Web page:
| Quote #4
"I own, my friend, once more that the castle where I was born is nothing in comparison with this; but, after all, Miss Cunégonde is not here, and you have, without doubt, some mistress in Europe. If we abide here we shall only be upon a footing with the rest, whereas, if we return to our old world, only with twelve sheep laden with the pebbles of El Dorado, we shall be richer than all the kings in Europe. We shall have no more Inquisitors to fear, and we may easily recover Miss Cunégonde."
Candide and Cacambo wish to leave El Dorado in order to better enjoy the status afforded by their wealth. Because there is no such thing as "wealth" in El Dorado, they fail to recognize that they already have happiness there.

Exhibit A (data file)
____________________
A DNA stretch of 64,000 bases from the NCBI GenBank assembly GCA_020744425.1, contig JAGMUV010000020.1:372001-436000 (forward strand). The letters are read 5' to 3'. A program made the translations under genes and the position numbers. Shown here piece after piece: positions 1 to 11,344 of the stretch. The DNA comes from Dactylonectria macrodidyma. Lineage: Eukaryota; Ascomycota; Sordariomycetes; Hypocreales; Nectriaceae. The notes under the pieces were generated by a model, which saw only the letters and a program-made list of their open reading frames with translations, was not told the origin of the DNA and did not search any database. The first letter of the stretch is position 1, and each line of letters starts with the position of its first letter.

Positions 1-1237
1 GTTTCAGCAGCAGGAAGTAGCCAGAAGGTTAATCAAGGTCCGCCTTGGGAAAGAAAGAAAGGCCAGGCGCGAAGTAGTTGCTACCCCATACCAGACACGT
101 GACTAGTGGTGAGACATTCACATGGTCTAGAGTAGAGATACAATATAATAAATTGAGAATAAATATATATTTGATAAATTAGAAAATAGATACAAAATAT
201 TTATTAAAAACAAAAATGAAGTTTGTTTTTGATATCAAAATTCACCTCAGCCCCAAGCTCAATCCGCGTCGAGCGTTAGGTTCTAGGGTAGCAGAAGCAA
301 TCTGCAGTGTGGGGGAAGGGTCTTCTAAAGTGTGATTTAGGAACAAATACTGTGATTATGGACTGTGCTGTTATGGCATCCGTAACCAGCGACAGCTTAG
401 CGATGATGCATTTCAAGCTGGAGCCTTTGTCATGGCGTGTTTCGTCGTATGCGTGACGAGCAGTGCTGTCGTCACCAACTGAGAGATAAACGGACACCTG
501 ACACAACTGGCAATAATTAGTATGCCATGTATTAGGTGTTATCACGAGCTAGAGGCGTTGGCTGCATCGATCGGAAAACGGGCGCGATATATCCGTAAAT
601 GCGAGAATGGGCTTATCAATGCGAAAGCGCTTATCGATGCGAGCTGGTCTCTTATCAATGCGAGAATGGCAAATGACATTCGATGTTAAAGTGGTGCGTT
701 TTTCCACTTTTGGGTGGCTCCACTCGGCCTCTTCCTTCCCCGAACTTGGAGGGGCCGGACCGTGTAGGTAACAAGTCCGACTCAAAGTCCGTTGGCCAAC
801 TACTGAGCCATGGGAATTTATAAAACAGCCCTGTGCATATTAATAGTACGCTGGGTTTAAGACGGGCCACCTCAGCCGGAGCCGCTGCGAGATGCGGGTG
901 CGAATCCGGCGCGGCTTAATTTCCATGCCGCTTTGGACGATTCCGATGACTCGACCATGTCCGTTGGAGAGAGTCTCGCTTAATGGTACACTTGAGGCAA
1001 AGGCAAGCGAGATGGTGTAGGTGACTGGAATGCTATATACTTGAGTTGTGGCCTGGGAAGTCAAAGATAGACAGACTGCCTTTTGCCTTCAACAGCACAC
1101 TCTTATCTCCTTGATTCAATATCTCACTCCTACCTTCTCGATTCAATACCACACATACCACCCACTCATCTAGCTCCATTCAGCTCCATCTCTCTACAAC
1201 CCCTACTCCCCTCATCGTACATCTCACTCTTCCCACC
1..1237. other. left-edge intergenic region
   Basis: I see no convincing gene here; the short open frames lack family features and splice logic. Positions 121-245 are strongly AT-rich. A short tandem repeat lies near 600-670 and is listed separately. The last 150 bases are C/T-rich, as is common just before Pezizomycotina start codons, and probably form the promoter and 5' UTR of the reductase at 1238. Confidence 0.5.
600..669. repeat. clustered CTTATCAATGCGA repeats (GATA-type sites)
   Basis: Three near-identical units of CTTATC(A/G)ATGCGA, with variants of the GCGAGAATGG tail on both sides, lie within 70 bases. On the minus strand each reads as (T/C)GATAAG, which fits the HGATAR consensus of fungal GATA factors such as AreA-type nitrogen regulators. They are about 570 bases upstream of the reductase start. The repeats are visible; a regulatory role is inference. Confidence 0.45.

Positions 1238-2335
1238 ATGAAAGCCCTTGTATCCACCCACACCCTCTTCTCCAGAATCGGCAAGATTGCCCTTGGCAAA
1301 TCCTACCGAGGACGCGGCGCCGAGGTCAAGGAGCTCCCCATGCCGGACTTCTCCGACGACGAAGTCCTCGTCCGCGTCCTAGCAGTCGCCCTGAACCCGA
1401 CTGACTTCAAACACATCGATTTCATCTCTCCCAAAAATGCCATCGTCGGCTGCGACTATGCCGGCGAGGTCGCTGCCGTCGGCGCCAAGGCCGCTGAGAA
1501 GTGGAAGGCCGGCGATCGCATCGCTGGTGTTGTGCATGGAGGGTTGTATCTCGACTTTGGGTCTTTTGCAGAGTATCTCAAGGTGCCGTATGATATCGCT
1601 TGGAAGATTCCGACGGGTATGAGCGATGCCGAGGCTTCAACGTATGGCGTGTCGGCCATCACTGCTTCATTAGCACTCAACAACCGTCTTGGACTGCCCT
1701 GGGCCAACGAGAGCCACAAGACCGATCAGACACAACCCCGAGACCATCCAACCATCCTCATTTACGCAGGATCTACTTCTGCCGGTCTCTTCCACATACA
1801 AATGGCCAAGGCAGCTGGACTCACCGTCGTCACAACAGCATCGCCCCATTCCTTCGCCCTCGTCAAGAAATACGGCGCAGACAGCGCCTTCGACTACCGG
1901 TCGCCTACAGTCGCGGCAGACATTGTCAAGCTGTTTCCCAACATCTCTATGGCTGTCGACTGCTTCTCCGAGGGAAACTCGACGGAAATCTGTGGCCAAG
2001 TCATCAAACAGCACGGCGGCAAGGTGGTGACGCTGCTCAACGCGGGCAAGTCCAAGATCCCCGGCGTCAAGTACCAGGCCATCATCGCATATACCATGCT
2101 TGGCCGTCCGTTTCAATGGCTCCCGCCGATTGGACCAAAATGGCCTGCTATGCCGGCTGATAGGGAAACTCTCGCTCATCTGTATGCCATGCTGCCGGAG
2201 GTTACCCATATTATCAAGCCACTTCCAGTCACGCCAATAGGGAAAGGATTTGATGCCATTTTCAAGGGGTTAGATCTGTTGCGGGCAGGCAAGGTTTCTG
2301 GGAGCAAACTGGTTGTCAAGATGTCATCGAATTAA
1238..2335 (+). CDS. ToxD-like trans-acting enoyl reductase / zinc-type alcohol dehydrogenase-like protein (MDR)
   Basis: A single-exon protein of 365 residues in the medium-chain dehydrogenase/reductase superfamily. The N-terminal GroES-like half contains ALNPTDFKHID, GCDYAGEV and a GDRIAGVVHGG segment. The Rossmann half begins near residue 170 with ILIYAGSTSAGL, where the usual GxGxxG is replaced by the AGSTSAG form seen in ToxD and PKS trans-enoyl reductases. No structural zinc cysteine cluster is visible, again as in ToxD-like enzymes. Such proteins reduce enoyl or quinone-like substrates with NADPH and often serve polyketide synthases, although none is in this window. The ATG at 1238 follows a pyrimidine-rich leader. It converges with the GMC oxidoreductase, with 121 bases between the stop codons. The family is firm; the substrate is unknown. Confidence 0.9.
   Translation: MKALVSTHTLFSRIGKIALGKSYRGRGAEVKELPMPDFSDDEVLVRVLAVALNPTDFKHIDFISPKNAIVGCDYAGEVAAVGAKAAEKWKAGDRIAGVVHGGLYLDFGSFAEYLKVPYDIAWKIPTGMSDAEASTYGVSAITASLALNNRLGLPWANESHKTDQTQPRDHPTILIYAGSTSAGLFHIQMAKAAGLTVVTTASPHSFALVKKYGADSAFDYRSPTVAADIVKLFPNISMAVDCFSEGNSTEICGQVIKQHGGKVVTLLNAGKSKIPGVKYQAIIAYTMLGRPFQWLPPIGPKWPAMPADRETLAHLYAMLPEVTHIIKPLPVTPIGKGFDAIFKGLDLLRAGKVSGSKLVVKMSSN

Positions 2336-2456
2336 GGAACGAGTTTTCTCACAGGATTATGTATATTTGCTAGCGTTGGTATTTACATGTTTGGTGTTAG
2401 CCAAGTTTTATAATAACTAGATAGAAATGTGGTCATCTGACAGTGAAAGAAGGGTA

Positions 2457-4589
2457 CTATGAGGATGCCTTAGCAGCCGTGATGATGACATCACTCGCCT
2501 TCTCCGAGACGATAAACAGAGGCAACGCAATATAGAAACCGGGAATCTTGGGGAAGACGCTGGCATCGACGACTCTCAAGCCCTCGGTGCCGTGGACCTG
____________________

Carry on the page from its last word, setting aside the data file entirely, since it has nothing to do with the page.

| Quote #5
"You are foolish," said the King. "I am sensible that my kingdom is but a small place, but when a person is comfortably settled in any part he should abide there. I have not the right to detain strangers. It is a tyranny that neither our manners nor our laws permit. All men are free. Go when you wish, but the going will be very difficult…"
The King of El Dorado finds the acquisition of wealth and riches strange, foolish, and useless. He is also, arguably, the happiest character in the book.
| Quote #6
Our travelers spent the first day very agreeably. They were delighted with possessing more treasure than all Asia, Europe, and Africa could scrape together. Candide, in his raptures, cut Cunegonde's name on the trees. The second day two of their sheep plunged into a morass, where they and their burdens were lost; two more died of fatigue a few days after; seven or eight perished with hunger in a desert; and others subsequently fell down precipices. At length, after traveling a hundred days, only two sheep remained. Said Candide to Cacambo:
As quickly as they acquired wealth, Candide and Cacambo lose their riches.